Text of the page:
The statistics of 2013 speak for themselves: record grain output in the Canadian Prairies of 76 million metric tons; and record crude-by-rail CBR loadings from neighboring Alberta and Saskatchewan of 250,000 b/d.With Canadian oil sands production continuing to rise there’s a growing concern of a grain versus crude oil standoff for rail space and locomotives. Yet last year, neither the number of grain hoppers nor the tank cars being hauled by Canadian Pacific and Canadian National Railway increased significantly to keep pace with the unprecedented demand to move both commodities from land-locked hinterlands to consuming markets.While there are no new hoppers to be delivered over the short term, the order books of tank car manufacturers are bulging with 40,000 additional cars due to be delivered by late 2015 to carry more crude from Western Canada. “There is really no reason for an emerging conflict between oil producers and grain growers in Canada,” said Blair Rutter, executive director of Western Canadian Wheat Growers Association. “There is room for co-existence. But logistics, which has a make-or-mar bearing on fetching a competitive price, has to keep up.”There may be room for peaceful co-existence, however, this did not stop the government from specifically making a rule favoring wheat growers.
via New Frontiers: In Canada, can the farmer and oilman be friends on the rail? « The Barrel Blog.
California, the nation’s largest gasoline market, has cut its oil-by-rail volumes from Canada by 86% this year while buying more crude made in America.The most populous U.S. state received 3,142 barrels a day by rail from Canada in July, down from 6,669 in June and a peak of 22,871 in December, California Energy Commission data show. Meanwhile, it more than doubled the oil delivered by rail from Colorado, took a record amount from Utah and brought in more barrels from New Mexico and North Dakota.The oil-by-rail shipments have surged to a seasonal record as the state’s refiners, lacking direct pipeline access, turn to trains to bring in production from U.S. shale formations. The boom has boosted domestic output to the highest level in 28 years, bringing the nation closer to energy independence.“In the California scheme of things, the change in Canadian rail volumes isn’t that big, a drop in the bucket for an average refinery running at 200,000 barrels a day,” James Williams, president of WTRG Economics in London, Arkansas, said by telephone Sept. 5. “But in the ‘I’m a Canadian getting way too little for my oil’ scheme of things, any opportunity to export a barrel to the States has got to be welcomed.”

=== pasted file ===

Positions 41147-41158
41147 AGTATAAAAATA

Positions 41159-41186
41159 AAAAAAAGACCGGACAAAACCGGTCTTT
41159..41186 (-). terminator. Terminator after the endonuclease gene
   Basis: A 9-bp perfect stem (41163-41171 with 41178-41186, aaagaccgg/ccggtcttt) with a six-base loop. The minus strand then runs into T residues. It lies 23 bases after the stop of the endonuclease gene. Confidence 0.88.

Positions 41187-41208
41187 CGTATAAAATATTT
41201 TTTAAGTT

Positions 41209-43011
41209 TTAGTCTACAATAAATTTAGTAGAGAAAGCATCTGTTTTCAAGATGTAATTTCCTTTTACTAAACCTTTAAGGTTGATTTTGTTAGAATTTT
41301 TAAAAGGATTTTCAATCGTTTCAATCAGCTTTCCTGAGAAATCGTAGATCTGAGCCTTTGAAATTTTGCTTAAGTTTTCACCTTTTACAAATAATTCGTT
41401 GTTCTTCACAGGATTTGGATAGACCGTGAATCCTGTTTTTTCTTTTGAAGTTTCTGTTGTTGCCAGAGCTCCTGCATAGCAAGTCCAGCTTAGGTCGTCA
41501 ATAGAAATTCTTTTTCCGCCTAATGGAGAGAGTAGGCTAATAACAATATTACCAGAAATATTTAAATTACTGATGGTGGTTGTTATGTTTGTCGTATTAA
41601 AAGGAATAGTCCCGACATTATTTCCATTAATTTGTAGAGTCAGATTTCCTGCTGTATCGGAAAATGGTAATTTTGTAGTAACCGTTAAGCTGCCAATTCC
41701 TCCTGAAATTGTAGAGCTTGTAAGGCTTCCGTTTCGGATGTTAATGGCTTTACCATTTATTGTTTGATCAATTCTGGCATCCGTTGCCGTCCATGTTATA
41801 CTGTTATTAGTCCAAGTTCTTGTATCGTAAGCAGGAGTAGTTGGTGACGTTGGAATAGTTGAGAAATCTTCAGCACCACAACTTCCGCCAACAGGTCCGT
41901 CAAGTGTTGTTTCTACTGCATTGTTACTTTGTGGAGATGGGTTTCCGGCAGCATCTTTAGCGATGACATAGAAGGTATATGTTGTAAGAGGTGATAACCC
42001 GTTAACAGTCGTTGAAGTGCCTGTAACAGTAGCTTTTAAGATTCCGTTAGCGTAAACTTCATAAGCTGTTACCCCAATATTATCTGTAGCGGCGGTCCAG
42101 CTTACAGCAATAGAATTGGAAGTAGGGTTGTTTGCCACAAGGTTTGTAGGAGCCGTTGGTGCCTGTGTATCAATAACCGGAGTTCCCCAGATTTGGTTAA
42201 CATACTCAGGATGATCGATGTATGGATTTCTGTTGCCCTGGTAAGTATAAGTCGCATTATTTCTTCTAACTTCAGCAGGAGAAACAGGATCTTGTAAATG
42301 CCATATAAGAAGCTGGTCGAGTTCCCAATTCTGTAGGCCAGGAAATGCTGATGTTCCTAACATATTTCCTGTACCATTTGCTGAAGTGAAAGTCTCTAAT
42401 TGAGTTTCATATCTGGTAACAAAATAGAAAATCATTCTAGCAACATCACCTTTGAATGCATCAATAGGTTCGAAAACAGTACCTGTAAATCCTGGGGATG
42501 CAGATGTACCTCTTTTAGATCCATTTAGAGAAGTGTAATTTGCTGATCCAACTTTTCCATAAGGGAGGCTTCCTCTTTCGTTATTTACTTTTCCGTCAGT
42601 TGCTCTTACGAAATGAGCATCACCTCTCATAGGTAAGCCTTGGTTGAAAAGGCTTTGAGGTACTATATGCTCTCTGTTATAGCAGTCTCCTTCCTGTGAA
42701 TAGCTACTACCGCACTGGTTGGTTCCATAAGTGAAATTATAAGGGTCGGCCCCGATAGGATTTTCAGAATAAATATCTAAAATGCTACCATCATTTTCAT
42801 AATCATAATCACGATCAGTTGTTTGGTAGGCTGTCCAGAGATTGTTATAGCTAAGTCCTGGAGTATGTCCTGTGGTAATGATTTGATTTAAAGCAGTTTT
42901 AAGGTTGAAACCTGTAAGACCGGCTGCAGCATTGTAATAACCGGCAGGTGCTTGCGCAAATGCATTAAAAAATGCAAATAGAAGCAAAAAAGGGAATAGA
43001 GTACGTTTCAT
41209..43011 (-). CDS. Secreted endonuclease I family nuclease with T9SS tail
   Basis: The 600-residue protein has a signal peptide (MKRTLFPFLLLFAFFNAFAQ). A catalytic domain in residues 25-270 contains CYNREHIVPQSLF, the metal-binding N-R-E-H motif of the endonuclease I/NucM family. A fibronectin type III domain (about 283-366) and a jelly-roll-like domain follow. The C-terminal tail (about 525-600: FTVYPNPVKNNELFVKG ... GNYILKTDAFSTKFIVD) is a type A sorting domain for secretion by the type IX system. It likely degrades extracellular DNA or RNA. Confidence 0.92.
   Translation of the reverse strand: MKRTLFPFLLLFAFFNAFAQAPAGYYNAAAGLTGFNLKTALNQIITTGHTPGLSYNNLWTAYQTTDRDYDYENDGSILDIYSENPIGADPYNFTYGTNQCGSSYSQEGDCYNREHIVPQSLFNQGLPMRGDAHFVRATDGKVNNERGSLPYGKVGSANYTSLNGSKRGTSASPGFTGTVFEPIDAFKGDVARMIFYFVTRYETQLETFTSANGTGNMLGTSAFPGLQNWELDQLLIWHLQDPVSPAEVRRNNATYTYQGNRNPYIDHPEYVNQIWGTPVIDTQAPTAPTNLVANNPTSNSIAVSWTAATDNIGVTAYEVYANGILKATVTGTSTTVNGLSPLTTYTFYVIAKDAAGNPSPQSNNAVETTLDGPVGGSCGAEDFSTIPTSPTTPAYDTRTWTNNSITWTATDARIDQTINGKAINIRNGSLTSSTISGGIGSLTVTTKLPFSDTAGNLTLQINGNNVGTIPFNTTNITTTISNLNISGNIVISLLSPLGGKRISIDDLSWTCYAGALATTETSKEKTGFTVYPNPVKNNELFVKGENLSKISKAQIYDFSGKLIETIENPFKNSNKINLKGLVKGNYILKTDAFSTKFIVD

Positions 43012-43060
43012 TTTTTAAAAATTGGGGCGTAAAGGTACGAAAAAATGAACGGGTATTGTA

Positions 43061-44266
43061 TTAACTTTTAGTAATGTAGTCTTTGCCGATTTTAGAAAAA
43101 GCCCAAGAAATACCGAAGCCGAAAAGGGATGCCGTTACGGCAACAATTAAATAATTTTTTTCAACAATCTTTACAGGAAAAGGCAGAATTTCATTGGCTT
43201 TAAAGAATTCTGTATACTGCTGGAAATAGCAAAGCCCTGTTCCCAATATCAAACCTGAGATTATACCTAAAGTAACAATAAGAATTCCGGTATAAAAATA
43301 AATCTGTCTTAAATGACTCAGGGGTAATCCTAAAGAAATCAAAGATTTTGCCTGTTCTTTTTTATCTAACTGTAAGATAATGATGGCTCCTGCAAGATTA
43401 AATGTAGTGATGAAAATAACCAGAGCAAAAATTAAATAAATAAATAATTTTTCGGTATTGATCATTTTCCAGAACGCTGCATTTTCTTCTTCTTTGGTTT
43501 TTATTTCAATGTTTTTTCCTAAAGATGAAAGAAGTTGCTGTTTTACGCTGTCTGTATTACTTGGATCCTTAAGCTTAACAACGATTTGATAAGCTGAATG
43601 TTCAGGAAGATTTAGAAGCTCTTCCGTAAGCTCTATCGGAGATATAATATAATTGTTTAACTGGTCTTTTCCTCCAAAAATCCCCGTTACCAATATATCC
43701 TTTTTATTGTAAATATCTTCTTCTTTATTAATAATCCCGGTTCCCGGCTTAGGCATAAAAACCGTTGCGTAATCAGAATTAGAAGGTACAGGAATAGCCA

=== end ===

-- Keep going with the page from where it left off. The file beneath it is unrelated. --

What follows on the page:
via California slashes oil-by-rail shipments from Canada by 86% and goes domestic | Financial Post.
Strong Canadian crude prices and loading terminal maintenance have slowed down the oil sands’ crude-by-rail boom, industry players said on Monday, after government data showed crude exports by rail dipped in the second quarter of 2014.Figures from the National Energy Board released late on Friday showed Canadian crude exports by rail fell 1.3 percent to 163,063 barrels per day in the second quarter of this year, compared with 165,254 bpd in the first quarter.Exports in the three months to June were still up 22 percent on the same period a year earlier, but the dip belies industry predictions of breakneck growth. The Canadian Association of Petroleum Producers has forecast that crude-by-rail loading capacity will exceed 1 million bpd by year-end.Crude-by-rail industry sources said the shutdown of Canexus Corp’s Bruderheim loading terminal near Edmonton, Alberta, had weighed on export volumes.The facility, Canada’s first unit train crude terminal that started operating last December, was shut down on June 15 to expand capacity to 70,000 bpd.Bruderheim resumed activity on Sept. 5, according to a report from energy intelligence firm Genscape, when 24 rail cars or roughly 12,600 barrels of crude were loaded.Tighter differentials between Canadian and U.S. benchmark crude prices in the second quarter also made shipping crude by rail to markets in the United States less profitable for producers and midstream companies.